Original Research

Impact of low back pain and care-seeking behavior in an Indigenous community in Suriname: a qualitative approach


name here
Niels Struyf
1,2 MSc * ORCID logo

name here
Yano Truyers
3,4 MSc ORCID logo

name here
Tom Vanwing
3 PhD, Professor ORCID logo

name here
Wolfgang Jacquet
3 PhD, Professor ORCID logo

name here
Hans Paraanen

name here
Nancy Ho-A-Tham
2 MSc ORCID logo

name here
Wim Dankaerts
1 PhD, Professor ORCID logo


1 Department of Rehabilitation Sciences, Research Group for Musculoskeletal Rehabilitation, Faculty of Movement and Rehabilitation Sciences, KU Leuven, Tervuursestraat 101, Box 1501, 3001 Leuven, Belgium

2 Department of Physiotherapy, Faculty of Medical Sciences, Anton de Kom University of Suriname, Kernkampweg 5, Paramaribo, Suriname

3 Department of Educational Sciences EDWE-LOCI, Faculty of Psychology and Educational Sciences, Vrije Universiteit Brussel, Pleinlaan 2, Elsene, Belgium

4 Research Institute for Nature and Forest, Havenlaan 88, Box 73, Brussels, Belgium

5 Independent Research Consultant, Paramaribo, Suriname

ACCEPTED: 11 June 2024

early abstract:

Introduction: Low back pain (LBP) is a significant global public health issue affecting over half a billion people and contributing to disability worldwide. The impact of LBP-related disability is growing, particularly in low- and middle-income countries. In contrast with previous research, current evidence shows Indigenous Peoples also experience LBP's disabling effects. A clinical ethnographic can contribute by attempting to understand the data through the perspective of the Indigenous Peoples.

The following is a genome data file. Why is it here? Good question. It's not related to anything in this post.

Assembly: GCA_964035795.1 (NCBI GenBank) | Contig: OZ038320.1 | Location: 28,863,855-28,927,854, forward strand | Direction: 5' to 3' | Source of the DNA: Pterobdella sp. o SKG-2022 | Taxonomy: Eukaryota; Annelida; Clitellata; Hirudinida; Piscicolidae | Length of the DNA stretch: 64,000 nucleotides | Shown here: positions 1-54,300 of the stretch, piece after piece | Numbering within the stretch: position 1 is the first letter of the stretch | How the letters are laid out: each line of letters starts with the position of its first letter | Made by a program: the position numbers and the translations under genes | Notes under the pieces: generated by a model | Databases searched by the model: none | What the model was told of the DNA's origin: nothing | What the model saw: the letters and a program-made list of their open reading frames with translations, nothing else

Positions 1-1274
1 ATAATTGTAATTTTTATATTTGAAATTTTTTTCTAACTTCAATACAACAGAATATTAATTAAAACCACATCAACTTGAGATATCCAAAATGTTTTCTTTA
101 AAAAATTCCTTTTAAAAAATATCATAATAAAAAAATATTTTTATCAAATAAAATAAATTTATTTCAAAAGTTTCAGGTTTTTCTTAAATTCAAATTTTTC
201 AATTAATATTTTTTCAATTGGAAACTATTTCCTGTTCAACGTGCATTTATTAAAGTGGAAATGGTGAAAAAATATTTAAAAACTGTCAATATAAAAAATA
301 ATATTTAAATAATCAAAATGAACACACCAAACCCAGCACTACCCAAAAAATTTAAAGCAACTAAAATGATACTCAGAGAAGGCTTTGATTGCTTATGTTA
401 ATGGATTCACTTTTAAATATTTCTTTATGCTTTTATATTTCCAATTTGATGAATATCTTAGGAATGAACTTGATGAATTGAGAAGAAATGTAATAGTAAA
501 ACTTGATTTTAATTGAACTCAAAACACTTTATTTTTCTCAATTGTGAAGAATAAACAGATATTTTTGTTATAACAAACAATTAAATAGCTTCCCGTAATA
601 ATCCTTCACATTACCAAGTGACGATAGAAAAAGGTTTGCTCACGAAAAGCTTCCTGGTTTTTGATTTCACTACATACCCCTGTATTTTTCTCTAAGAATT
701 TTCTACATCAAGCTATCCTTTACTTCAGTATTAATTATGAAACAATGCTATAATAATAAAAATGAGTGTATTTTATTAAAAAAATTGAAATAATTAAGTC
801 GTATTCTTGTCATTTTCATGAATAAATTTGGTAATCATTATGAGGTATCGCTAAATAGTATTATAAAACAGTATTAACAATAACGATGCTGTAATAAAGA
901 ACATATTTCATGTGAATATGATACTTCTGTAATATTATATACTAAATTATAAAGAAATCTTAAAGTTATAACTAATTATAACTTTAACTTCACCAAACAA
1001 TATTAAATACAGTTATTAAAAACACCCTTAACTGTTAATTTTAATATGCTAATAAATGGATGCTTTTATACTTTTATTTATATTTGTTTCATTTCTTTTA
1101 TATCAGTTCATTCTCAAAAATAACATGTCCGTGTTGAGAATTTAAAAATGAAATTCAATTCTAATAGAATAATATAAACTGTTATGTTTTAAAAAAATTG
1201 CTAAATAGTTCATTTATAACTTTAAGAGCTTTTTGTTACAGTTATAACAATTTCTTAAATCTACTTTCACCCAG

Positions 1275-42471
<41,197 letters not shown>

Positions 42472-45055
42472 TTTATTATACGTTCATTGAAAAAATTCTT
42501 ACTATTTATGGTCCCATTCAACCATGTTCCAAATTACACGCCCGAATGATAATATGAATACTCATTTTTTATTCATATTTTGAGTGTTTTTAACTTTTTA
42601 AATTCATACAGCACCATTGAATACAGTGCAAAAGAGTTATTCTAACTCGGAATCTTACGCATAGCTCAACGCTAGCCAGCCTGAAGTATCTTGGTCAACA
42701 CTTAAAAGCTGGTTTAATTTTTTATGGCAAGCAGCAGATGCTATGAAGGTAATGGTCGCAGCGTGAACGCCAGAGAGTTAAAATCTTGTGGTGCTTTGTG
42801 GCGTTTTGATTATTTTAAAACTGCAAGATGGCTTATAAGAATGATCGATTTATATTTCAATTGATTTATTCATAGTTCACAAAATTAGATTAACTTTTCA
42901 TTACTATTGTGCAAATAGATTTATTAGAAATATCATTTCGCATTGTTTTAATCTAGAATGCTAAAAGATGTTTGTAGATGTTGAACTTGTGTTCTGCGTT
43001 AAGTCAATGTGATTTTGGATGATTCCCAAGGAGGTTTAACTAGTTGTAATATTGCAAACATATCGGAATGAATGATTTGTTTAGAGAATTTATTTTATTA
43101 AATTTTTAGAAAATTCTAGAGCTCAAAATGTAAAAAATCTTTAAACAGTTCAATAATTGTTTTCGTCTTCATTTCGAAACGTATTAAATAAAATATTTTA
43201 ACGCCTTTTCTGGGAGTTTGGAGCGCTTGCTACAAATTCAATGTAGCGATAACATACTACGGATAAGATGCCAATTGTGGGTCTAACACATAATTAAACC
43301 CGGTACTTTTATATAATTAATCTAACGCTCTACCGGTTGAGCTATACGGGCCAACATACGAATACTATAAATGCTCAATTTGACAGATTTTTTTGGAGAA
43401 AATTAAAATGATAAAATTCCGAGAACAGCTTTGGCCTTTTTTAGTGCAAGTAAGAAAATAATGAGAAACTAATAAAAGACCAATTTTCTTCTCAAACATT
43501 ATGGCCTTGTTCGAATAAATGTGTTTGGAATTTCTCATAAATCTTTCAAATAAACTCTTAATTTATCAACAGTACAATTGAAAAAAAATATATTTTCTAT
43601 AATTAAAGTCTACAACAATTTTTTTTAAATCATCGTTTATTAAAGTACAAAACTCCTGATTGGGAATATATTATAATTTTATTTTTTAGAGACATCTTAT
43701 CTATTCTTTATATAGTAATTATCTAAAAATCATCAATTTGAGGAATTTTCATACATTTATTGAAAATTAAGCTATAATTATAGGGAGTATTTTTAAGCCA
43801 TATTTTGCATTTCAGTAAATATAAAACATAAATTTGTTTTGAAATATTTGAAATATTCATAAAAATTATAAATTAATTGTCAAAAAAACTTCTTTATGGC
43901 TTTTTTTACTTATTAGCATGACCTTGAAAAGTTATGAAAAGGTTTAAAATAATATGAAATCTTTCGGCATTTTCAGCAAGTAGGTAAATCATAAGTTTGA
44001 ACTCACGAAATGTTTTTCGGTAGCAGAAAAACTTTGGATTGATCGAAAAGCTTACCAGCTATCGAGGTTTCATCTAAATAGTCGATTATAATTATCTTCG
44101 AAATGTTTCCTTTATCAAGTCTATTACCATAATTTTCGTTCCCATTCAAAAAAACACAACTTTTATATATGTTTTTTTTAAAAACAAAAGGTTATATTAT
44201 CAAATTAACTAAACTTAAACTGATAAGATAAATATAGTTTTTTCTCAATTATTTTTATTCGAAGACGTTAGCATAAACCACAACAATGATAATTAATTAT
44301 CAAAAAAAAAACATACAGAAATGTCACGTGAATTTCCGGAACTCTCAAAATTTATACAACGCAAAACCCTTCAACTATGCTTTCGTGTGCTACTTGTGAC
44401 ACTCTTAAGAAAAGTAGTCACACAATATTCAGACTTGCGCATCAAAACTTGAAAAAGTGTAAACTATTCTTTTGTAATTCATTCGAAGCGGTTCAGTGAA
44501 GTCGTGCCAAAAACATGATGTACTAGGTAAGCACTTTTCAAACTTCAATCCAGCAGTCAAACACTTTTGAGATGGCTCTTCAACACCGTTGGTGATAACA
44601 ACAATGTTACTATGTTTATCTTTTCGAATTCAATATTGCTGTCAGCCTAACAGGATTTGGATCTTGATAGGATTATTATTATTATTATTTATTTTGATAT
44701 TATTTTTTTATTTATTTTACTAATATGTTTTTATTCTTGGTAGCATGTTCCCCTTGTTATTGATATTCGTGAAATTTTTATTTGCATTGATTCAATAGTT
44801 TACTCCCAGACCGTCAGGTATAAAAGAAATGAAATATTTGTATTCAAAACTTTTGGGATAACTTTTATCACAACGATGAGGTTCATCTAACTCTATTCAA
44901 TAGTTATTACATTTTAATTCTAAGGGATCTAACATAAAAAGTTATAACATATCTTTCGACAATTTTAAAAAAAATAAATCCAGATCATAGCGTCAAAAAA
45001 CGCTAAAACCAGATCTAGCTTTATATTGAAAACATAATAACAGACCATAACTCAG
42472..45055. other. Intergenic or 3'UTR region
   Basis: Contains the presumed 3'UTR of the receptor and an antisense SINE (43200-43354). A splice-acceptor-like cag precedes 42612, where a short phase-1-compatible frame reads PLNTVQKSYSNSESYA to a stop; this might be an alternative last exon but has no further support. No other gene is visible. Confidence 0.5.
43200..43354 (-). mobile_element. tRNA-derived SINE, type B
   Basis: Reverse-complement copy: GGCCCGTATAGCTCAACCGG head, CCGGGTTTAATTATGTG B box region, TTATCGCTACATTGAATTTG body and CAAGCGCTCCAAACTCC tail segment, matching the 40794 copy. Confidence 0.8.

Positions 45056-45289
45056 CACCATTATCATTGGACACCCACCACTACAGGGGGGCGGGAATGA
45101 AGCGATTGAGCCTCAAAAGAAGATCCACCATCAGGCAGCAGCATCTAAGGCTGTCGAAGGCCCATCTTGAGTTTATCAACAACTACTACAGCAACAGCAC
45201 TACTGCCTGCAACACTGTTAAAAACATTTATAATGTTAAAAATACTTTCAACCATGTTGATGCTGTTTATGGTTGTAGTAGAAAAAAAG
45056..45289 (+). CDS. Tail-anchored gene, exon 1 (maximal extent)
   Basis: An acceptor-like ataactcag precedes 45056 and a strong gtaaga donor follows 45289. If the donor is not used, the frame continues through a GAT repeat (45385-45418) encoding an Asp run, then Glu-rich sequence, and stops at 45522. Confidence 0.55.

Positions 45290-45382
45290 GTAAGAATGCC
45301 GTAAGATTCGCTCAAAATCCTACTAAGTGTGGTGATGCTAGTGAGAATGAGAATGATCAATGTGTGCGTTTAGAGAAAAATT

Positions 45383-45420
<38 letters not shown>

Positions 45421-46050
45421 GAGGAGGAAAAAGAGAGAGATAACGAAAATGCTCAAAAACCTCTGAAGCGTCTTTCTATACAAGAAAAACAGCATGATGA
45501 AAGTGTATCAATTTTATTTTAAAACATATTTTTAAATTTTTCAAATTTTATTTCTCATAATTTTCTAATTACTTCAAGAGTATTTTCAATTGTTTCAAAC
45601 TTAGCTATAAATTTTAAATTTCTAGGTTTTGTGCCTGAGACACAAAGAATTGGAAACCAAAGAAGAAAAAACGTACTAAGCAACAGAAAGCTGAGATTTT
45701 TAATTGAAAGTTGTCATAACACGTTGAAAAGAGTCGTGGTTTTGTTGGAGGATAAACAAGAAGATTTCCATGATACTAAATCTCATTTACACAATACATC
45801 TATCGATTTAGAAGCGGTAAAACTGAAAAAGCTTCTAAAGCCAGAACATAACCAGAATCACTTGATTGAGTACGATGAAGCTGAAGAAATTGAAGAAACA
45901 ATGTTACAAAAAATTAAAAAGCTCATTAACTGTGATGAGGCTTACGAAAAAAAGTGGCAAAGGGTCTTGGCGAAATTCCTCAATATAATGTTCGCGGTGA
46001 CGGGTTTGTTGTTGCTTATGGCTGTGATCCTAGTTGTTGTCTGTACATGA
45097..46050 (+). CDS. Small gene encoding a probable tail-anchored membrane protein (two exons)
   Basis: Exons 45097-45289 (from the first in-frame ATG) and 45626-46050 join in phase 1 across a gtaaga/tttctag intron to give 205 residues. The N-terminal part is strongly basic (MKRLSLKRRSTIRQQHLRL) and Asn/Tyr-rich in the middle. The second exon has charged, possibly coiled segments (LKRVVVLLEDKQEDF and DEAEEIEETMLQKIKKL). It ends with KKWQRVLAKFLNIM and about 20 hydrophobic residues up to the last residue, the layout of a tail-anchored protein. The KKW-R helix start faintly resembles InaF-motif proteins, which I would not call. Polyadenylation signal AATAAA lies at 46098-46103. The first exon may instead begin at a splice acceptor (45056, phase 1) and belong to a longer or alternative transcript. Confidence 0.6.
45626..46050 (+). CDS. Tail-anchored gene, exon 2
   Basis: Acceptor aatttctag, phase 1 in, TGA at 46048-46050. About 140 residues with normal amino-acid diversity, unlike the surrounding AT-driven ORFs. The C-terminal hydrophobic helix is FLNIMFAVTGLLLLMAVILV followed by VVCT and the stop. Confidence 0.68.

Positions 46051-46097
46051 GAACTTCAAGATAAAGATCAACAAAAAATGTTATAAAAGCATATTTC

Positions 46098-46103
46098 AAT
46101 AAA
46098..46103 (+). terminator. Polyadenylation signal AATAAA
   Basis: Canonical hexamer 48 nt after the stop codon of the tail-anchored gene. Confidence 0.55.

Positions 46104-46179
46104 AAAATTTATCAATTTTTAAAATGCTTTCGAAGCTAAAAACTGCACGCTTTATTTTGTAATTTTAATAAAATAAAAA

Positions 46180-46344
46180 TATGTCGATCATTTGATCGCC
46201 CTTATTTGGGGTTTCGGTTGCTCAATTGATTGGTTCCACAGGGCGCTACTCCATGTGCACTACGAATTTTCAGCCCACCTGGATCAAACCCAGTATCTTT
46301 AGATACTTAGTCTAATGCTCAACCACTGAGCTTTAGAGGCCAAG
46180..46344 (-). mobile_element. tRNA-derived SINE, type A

Methods: A clinical ethnographic study was conducted in Galibi, a Kalinya rural Indigenous village in Suriname with support of the local traditional authority. The main objective was to explore the impact of LBP and care-seeking behavior from the perspective of Indigenous Peoples with LBP.
Results: The findings revealed that LBP had a significant physical and emotional impact. Despite aggravating their LBP, participants continued many of their activities of daily life since they were essential for their (economic) survival. Furthermore, participants expressed anxiousness, financial worries, and concerns about the cause and future of their LBP. To address their LBP, Indigenous Peoples used both western and traditional care. Even though, visits to western Health care practitioners were limited due to logistical challenges and travel cost, the experience was often negative.
Conclusion: The study highlights the experiences of Kalinya Indigenous People dealing with LBP. LBP is a burden within Indigenous Peoples of Galibi but accepted as an integral part of their life. When in pain, Indigenous Peoples face many barriers to access western health care and visits to health care practitioners (HCP) were often unhelpful. This contributed to a long-lasting negative impact on the Indigenous patients with LBP.  Further research is needed to develop strategies that improve health outcomes related to LBP while reducing its associated disability in Indigenous Peoples.
Keywords: care seeking, disability, Indigenous Peoples, Kalinya, low back pain, Suriname